Women in the workplace

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We’re supposed to be here. Done and done.

The recent passing of former vice presidential candidate Geraldine Ferraro, and a casual perusal of an office copy of last October’s Forbes Magazine 100 most powerful women issue, coupled with the news that the U.S. Supreme Court is weighing whether to hear a massive class-action case of Walmart’s alleged discrimination against female employees, got me thinking women in the modern American workplace.

How could it not, right?

As a relatively young woman (I was 3 years old when Ferraro appeared on the Democratic Presidential ticket), it’s impossible for me to recall a time when women weren’t a fixture in America’s workplaces. At my office, women far outnumber men and that has at no time seemed even noteworthy, even though journalism was traditionally a field dominated by men.

I think now, a lot of young women take for granted that we’re established members of our workplaces. We’re here. We’re supposed to be here. Done and done.

But just because we’re here doesn’t mean we aren’t discriminated against regularly and without qualms.

I’ve held many, many jobs in my young life. I’ve lost count how many (my friends frequently ask how many jobs I’m currently holding, as that number has ranged from eight to two … always at least two): I’ve worked for four different hotel chains (from the Marriott to the Super 8), Tim Horton’s, Starbucks, a small bagel shop, Borders, a touristy retail store, a professional symphony orchestra, a local engineering firm, the American Red Cross, IBM, a local insurance agency, three newspapers, three community colleges and at least a dozen other places that I can’t remember right now.

By way of explanation: I have two art degrees.

Anyway, as a result of my diverse employment history, I’ve read through more than a few employee policies. I’ve worked for plenty of places without policies.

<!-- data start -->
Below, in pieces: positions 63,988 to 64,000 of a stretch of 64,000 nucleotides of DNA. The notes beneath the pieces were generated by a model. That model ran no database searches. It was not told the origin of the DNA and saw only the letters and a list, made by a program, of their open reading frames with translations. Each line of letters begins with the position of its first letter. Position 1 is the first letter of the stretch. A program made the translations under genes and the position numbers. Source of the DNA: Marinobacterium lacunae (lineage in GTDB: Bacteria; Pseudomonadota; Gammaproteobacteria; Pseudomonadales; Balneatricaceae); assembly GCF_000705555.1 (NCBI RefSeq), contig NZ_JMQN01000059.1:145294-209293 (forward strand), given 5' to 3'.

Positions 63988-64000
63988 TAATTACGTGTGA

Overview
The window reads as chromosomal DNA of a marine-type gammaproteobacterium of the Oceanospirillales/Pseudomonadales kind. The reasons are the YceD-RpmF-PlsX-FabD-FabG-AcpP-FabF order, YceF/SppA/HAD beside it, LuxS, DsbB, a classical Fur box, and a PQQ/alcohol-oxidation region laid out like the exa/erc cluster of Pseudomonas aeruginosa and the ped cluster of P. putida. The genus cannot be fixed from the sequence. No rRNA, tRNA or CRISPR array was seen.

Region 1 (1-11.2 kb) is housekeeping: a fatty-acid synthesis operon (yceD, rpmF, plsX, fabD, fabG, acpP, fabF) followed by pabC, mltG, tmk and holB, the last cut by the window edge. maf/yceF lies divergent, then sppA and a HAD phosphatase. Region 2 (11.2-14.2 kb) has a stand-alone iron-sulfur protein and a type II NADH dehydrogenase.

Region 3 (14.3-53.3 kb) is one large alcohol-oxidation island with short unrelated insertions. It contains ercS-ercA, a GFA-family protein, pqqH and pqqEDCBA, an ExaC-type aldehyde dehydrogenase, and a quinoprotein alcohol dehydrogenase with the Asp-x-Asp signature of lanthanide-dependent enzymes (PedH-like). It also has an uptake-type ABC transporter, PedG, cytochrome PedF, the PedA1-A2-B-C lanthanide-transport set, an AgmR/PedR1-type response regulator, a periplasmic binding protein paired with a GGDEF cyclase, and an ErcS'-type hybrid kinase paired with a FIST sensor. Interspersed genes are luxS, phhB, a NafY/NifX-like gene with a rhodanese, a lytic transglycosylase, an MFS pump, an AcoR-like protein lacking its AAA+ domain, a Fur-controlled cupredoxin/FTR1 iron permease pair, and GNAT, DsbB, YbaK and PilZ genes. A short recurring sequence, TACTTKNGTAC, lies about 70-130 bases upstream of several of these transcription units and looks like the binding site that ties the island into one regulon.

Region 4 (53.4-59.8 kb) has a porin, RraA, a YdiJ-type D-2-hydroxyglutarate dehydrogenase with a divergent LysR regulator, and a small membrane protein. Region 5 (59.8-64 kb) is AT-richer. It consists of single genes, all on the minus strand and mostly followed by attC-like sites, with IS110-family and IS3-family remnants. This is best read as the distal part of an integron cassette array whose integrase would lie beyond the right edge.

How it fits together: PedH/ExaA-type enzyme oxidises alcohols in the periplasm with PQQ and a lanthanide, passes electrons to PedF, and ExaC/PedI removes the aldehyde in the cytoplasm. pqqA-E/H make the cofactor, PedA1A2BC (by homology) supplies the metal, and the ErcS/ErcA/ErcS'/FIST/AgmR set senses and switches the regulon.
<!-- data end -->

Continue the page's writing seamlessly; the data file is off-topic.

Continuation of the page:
What I’ve noticed over the years is that whether a company has an official policy or not, women face sometimes shocking, sometimes just annoying discrimination, often doled out by their female superiors.

  • I was told by at least three former workplaces that my breasts were too large and that I should try to cover them up (a roomy burlap sack might be my only option here).
  • I was told by a male boss that I could have a promotion if I went back to his house with him. I didn’t go, and I didn’t get the promotion.
  • I had to pay out of pocket for a series of expensive STD tests after I was raped because my employer-provided health insurance didn’t cover it.
  • I’ve seen many, many policies that require women to wear nylons to work. Really? Nylons? Who wears those anymore? Come on.

But it’s not just my experiences. Many of my female friends share similar or more shocking stories.

  • A friend was fired by a major retail chain when she had to miss work due to complications in her pregnancy. The complications were caused when she did not go to the doctor because her employer-provided health insurance would not cover the extra visit.
  • A close friend was told by her company that she must take personal time to pump breast milk for her baby. That same company does not require smokers to take personal time for smoke breaks.
  • Another friend who was recently raped found herself working with her rapist’s best friend. When she asked HR to move either her or the newly hired man to another of the company’s several floors, she was told to get a doctor’s note confirming that she had a disability that required the move.

Now, I’ve worked for corporate America. I know things get bureaucratic and often policies are developed based on new laws or perceived abuse of privileges, with little thought to the way those policies might affect the majority of workers.

But often policies specifically target female workers, punishing them for things that only affect women, particularly for getting pregnant or taking maternity leave, but also making things that are more often the responsibility of women, such as child care and care of elderly relatives, more difficult by creating inflexible policies or being unwilling to offer more flexible schedules.

In Sweden, which is frequently referenced as one of the best places for gender equality in the workplace, parental leave (it’s parental, not maternity, because either parent can take it) is 480 paid days off and the country has a Discrimination Ombudsman who exists to regularly review gender equality in the workplace.

That said, I realize the gender gap is hardly news.

Women have been fighting against workplace discrimination for as long as they’ve been working. In Maine, women still only make 75 cents to a man’s dollar.

What is news, however, is that in an age where there are more women getting post-graduate degrees than men, more women held onto jobs during the recession, and more women are balancing work and home lives than ever before, that we’re still fighting against policies that treat us like second-class citizens.

I thought we’d pretty firmly established that we’re not.